Aero-Instruments Pitots — FAA Ice Standards — Eurocockpit


SOURCE:Air Transport Intelligence news

Aero-Instruments to offer pitot tubes for Airbus aircraft

DATE:05/08/09, By John Croft

Ohio-based Aero-Instruments has received US FAA parts manufacturer approval (PMA) to market retrofit pitot probes for a large variety of Airbus aircraft, giving operators another provider to choose from along with Thales and Goodrich for the devices.

Interest in pitot tubes is reaching a zenith as European safety regulators have decided to require Airbus A330 and A340 operators to replace their Thales pitot probes in the wake of the Air France A330-200 accident over the South Atlantic on 1 June. Based on automated maintenance data transmissions sent before the crash, investigators have determined that the aircraft’s velocity measurements were in error, perhaps due to icing.

The Aero-Instruments probes are approved as direct replacements on more than 4,500 Airbus aircraft, including the A320 family as well as the A330 and A340 series aircraft. Airbus uses Goodrich probes on factory built aircraft, and says that 80% of the 1,000 A330 and A340 aircraft delivered aircraft continue to use Goodrich probes. Thales pitot tubes are sold as an option.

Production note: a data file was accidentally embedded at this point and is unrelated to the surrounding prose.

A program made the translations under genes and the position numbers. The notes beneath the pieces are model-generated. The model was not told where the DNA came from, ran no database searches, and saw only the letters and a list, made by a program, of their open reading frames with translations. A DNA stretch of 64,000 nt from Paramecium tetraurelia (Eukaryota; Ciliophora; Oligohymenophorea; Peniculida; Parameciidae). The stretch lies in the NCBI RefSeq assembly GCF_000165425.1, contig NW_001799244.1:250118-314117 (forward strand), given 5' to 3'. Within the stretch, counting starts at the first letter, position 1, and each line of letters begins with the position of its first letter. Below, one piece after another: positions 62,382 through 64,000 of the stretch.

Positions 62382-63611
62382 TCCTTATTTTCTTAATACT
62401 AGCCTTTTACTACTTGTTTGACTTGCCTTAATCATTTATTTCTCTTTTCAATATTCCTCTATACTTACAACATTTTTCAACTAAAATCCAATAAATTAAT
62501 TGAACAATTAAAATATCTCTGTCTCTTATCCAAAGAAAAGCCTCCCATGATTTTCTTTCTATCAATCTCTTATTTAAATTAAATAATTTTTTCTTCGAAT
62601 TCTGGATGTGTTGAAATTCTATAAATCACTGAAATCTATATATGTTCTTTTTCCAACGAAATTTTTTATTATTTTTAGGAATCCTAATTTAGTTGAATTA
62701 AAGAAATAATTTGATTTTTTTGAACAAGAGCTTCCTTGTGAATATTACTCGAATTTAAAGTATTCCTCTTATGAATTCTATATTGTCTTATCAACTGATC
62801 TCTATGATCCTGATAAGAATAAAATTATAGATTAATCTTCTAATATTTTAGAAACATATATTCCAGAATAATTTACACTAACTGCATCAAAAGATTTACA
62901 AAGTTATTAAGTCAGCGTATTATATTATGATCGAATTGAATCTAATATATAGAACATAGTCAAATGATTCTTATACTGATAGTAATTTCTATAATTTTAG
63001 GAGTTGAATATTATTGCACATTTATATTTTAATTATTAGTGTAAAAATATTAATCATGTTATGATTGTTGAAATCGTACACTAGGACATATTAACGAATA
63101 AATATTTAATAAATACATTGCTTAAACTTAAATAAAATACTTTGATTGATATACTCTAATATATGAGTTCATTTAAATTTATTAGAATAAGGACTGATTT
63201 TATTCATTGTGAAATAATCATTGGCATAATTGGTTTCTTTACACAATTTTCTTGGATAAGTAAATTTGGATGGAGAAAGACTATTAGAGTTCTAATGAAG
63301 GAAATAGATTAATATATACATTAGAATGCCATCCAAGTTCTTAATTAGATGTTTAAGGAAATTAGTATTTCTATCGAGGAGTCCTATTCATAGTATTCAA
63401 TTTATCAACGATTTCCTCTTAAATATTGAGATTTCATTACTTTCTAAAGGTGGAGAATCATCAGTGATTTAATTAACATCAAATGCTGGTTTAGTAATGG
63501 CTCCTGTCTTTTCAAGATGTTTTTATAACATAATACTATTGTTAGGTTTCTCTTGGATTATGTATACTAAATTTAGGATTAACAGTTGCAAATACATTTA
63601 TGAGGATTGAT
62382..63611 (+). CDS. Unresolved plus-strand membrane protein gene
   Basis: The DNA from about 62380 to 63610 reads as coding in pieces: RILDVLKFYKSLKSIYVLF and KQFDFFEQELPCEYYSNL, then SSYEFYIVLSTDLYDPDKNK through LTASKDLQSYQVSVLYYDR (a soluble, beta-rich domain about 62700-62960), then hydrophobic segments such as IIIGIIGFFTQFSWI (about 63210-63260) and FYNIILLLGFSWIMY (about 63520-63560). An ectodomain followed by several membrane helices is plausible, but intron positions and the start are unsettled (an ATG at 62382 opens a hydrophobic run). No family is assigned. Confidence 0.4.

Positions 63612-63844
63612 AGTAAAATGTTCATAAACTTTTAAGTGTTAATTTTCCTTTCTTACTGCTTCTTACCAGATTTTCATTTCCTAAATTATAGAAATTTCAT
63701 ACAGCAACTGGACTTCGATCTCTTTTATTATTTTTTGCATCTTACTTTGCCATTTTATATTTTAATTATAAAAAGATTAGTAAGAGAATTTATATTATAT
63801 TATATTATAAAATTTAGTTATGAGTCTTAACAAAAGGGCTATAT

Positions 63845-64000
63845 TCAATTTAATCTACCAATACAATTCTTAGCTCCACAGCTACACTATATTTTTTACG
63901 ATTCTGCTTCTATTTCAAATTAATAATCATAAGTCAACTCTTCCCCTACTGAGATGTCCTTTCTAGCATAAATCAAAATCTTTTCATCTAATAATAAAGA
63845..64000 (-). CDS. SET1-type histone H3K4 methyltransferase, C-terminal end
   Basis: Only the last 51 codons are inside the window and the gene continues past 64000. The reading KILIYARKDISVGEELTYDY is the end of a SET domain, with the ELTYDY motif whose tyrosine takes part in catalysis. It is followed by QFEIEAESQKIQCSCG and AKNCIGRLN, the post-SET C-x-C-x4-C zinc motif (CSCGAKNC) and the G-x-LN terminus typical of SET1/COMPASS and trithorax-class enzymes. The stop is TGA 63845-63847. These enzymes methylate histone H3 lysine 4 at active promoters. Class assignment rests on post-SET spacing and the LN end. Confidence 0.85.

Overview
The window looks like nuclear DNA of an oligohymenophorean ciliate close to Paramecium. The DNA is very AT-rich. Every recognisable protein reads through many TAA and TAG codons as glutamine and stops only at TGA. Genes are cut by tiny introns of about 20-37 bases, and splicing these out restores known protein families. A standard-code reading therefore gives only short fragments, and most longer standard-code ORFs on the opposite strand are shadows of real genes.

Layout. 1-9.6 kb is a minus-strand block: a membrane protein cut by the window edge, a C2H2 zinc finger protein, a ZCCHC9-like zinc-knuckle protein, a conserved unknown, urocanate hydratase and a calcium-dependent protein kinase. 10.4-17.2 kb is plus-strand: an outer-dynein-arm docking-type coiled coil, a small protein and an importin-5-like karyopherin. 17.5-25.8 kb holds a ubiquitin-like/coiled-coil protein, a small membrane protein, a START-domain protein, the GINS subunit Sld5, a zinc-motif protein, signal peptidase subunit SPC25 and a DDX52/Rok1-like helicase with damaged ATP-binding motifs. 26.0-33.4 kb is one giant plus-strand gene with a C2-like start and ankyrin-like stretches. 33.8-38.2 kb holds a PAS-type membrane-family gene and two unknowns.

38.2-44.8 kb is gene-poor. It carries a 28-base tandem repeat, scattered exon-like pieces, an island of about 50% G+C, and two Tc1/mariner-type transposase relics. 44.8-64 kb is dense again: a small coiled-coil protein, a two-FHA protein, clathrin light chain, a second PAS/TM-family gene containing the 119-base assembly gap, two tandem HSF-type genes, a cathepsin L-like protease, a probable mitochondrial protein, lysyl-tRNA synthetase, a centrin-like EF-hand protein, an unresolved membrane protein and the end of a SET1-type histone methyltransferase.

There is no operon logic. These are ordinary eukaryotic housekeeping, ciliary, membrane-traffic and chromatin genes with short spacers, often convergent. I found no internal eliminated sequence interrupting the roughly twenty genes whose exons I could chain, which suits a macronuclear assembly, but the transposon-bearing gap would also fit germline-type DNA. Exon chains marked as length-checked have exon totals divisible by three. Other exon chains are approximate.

An EASA directive expected to be issued in the coming weeks will require operators to change out at least two of the three Thales probes on each aircraft, though officials at Airbus say the devices meet certification standards as written. Pitot tubes measure the pressure of the incoming ram airstream and compare the reading to static (non-moving) air pressure measured elsewhere to derive airspeed. Airbus uses readings from three pitot tubes on the aircraft’s nose to derive airspeed. The devices include a heating element that prevents the tube from freezing closed when moisture is present.

Aero-Instruments, which has been developing the PMA pitot probe for the past 18 months, is best known for its Embraer and Bombardier regional aircraft pitot tubes as well as its general aviation line. The company produces about 15,000 pitot tubes per year, says Ryan Mifsud, Aero-Instruments vice president and general manager.

Mifsud says it does not yet have an Airbus customer for the PMA pitot tubes, but the PMA will “open the door” for discussions.

FAA toughens icing protection standards

SOURCE:Air Transport Intelligence news

DATE:03/08/09, By John Croft

The US FAA today finalised amended certification standards that will require makers of transport category aircraft to either have icing protection systems that automatically activate or provide a method to alert pilots that the system should be turned on.